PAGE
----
Saturday, 20 December 2014

Covering The Bases - Panerai Luminor Base Logo Acciaio PAM 000 & Panerai Luminor Marina Logo Acciaio PAM 005

Panerai's are like potato chips - you can't stop at one (I'm sure all Ristis can attest to that). There's no way to explain why we like them and why we want more. For those of us who like PAM's, we can wax lyrical about each of our precious PAM's just as our spouses or girlfriends can rant on about the differences between a Birkin and Kelly.

Of all the Panerai's currently in production, the Five and Zero need little introduction. Despite being the cheapest entry level offerings in the line-up, they appear to be the most sought after. The long wait-lists at boutiques and authorised dealers is a testament of their popularity.

The Zero and the Five are identical in every aspect except for the absence of the seconds sub dial at 9 o'clock on the former. The latter comes standard with COSC certification while the latter, due to the absence of a second-hand is not COSC certified. They are powered by the workhorse UNITAS 6497 movement but christened as calibre OP I and OP II respectively. Power reserve is rated at 56 hours but in reality I've clocked more than 60 hours on a full wind for each of them.

There isn't much I dislike about these two, except that they are too ding-friendly. The polished cases makes the slightest scratches and dings easy to spot. Though a military-styled watch, with the heritage to boot, it's not exactly very military in that sense. If my military training serves me well, I recall that reflective surfaces are one's enemies' best pals. No wonder the Italian's lost the war. But then again, what's a military watch if there aren't any battle scars to enhance its credibility?

One thing though, one can't dispel the versatility of the Luminors. Throw almost any straps at them and they are likely to pull off a different yet pleasing look each time. Well, not exactly a 100% hit rate but somewhere in the 95% region.

The familiar Bettarini case used on the the Zero and Five is similar to the one used to house the latest range of P5000 movements. However, these are slightly thicker as the movements used in these base models are thicker than the P5000. Despite its relatively large 44mm case, this range utilising the Bettarini case seems to be the PAM of choice, especially among those with smaller wrists, based on my observation. The lug design plays an integral part as they are steeply angled, thus producing minimal overhang.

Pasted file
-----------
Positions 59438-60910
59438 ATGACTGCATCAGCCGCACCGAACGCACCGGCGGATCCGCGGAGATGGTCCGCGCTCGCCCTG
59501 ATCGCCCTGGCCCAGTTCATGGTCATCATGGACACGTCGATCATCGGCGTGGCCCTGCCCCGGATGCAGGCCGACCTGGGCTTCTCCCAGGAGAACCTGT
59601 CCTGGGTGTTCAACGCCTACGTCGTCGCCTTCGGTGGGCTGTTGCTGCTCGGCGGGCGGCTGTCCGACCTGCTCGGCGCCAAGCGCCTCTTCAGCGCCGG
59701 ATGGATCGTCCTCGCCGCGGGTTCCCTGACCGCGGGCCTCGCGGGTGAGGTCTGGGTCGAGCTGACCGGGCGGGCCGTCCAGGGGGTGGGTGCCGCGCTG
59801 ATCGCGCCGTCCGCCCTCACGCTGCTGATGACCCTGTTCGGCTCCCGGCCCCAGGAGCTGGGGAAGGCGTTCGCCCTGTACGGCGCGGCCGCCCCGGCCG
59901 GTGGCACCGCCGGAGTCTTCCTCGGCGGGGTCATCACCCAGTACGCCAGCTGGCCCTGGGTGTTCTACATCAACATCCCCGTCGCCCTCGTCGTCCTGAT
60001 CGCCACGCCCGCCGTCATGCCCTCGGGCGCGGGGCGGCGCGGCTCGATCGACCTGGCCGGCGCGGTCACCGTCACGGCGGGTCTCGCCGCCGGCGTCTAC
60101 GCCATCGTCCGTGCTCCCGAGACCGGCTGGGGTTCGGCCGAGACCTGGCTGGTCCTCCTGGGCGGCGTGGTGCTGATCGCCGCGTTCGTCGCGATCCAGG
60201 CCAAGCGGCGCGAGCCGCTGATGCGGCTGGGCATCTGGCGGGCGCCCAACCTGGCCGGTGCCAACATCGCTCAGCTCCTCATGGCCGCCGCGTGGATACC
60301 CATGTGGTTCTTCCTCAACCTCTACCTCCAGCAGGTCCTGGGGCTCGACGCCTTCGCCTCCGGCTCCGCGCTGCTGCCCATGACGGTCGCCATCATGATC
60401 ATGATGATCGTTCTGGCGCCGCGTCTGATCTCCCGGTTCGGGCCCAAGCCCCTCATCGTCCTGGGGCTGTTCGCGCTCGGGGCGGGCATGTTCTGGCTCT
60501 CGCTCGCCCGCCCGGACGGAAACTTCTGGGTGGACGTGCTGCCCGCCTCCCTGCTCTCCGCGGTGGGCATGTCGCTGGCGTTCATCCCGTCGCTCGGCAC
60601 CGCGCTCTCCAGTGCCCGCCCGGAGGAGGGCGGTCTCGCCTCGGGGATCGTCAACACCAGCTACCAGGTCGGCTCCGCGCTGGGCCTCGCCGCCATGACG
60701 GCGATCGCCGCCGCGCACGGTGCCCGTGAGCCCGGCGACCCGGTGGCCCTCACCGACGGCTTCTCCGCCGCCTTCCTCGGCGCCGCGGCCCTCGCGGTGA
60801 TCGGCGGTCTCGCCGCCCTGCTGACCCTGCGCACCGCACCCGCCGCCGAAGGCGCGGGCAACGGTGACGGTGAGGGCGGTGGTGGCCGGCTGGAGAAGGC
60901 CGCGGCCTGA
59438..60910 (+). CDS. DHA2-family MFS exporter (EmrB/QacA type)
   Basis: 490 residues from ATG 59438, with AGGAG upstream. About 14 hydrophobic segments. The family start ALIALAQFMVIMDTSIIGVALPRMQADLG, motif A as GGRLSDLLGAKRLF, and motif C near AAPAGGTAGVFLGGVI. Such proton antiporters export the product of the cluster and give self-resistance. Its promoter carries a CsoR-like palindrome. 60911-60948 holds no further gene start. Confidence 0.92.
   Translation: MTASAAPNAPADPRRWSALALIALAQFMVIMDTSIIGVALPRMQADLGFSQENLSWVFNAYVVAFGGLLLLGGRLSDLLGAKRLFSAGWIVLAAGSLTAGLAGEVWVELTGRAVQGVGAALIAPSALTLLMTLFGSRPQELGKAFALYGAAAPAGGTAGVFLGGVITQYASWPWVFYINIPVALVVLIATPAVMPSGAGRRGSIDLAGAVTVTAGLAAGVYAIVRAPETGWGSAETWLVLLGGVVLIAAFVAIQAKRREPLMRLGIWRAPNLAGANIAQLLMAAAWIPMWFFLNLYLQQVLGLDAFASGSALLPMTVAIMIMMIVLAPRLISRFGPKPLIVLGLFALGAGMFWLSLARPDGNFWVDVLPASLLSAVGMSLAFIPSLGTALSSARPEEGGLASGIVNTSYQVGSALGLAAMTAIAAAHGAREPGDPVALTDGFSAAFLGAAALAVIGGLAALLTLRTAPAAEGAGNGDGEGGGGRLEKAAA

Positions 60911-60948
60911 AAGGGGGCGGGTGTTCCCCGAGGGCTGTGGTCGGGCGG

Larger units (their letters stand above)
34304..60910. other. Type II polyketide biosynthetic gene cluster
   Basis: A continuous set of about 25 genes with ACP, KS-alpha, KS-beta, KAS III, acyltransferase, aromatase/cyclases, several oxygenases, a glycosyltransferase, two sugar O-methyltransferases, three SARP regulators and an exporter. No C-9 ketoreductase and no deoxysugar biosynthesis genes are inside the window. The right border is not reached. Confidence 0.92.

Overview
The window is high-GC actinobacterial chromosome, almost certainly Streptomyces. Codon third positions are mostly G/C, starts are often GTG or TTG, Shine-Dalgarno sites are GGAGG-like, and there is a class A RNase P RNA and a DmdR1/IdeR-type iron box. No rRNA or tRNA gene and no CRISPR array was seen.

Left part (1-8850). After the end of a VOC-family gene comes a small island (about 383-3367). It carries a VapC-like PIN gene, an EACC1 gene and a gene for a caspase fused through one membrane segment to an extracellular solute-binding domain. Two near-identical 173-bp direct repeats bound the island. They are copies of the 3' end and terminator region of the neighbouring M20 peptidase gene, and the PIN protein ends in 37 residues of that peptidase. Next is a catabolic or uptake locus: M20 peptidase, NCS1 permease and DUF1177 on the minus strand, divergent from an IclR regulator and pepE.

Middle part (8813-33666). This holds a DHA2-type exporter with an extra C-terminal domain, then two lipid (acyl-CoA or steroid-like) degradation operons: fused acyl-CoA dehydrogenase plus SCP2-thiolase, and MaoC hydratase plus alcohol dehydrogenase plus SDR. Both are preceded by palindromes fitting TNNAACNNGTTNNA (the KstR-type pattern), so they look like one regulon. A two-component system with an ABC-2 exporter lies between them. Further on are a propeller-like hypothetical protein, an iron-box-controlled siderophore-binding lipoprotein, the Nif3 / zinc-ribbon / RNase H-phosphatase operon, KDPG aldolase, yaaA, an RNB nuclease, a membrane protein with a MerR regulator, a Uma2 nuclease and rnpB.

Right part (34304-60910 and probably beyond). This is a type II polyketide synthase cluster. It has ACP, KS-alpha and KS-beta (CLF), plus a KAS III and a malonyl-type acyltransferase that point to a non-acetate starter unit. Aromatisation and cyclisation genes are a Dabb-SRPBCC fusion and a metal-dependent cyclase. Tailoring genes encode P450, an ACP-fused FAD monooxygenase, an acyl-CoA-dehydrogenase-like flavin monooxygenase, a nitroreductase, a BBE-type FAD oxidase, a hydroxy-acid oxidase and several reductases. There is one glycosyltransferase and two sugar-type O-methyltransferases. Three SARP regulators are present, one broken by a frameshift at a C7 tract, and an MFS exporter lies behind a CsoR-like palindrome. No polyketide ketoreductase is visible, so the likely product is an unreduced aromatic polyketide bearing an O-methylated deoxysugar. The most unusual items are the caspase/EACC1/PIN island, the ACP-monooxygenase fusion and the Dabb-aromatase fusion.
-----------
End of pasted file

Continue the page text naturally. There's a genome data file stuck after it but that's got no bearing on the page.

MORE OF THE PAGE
Unlike the 510 and 422 which were reviewed earlier, these dials have applied stick and Arabic 12, 3, 6) markers. These applied dials have a more nostalgic feel somehow. Personally, sandwich dials seem a tad more modern by comparison.

The beautifully applied markers make for great masterpieces. It's no slouch compared to the stenciled neatness of their sandwiched stablemates.

The covered casebacks are definitely more interesting than a Rolex's and are etched with interesting information like serial numbers, production series, depth rating etc...

These siblings are an absolute delight on the wrist. The Zero looks slightly bigger as the dial is cleaner and less cluttered. But that's just an optical illusion. The steeply angled lugs keep the watches snug to the wrist.

A PAM is not a PAM without that legendary lume. Yes, as always, PAM's are no slouch in the dark arena.

In conclusion, it is my personal opinion that these are the quintessential PAM's. To a certain extent, these are the definitive pieces. Though unlike the 372 that has more of the original Luminor DNA, these basses utilises cases from the late pre-vendome era and are responsible for the PAM revival. Well, yes, Sly had a fair share in the campaign, but that's another story altogether. Furthermore, these are the only Luminors branded with the OP logo, too.

As if these are not reasons enough to join the line, there are strong rumours that Panerai is phasing out their ETA-powered base offerings with in-house alternatives. Enthusiasts, and even sales reps from boutiques and authorised dealers have openly said so. The 510, 560, 561, 563 and 564 are supposedly the 111, 112, 113, 114 and 177 replacements, respectively. Will this rumour bear fruit? Or is it just another sales pitch? Only time will tell.

Nevertheless, there is no doubt these are simple yet beautifully made timepieces. The finishing is top notch as always. Functionally and aesthetically pleasing.

Oh and most importantly, the wifey still thinks I have two PAM's!

Specifications :
Case Size : 44mm.
Lug Width : 24mm.
Case Material : Stainless Steel; Polished.
Movement : OP I (PAM 000), OP II (PAM 005); both modified ETA UNITAS 6497. OP II is COSC certified.
Power Reserve : 56 Hours (Stated); 60+ Hours (Actual).
Water Resistance : 300m.

Pros :
- Simple and nice.
- Reliable movements.
- Recognisable presence.
- Versatile - both on formal and casual occasions.
- Easy strap change system.
- Plentiful aftermarket strap options.
- Functional and easy to read.
- The spouses and girlfriends cant tell them apart.

Cons :
- Ding and scratch magnet.
- Price tag.
- Relatively short supply and slow to come by. Long wait lists.


  1. Replies
    1. thanks. it was a poor yet trying attempt as it has been quite a long while since i reviewed.

  2. Really enjoy your review of the Pam 000 and 005. Putting the slight price difference aside, if you had to buy just one, which one would you pick and why?

    Another question, do you worry the device protecting the crown will over time snap less tightly since one would have to "open" the lock to wind the crown and snap it back. This regular opening and closing of the lever I wonder if it would make it loosen up over time.